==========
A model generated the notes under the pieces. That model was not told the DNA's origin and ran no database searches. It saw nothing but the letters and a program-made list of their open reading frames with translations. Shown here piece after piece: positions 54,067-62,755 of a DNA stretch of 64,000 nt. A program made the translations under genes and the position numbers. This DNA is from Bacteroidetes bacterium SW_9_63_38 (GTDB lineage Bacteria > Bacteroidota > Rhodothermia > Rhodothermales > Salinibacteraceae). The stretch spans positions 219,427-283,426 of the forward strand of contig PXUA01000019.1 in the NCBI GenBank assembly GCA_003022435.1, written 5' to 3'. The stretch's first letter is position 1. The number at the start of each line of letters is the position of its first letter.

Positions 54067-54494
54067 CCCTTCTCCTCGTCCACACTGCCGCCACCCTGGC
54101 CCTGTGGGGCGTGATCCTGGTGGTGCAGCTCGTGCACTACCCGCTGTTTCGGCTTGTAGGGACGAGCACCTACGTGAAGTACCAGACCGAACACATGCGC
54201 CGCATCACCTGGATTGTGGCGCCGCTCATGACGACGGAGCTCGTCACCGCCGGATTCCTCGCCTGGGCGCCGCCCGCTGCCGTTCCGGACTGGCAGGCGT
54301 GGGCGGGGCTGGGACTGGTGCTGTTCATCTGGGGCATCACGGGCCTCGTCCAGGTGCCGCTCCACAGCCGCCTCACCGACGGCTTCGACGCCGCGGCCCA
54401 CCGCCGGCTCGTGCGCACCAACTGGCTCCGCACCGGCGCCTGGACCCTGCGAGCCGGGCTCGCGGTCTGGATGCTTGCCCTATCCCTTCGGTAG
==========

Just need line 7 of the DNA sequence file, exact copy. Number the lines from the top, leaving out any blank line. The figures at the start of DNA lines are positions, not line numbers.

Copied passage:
54401 CCGCCGGCTCGTGCGCACCAACTGGCTCCGCACCGGCGCCTGGACCCTGCGAGCCGGGCTCGCGGTCTGGATGCTTGCCCTATCCCTTCGGTAG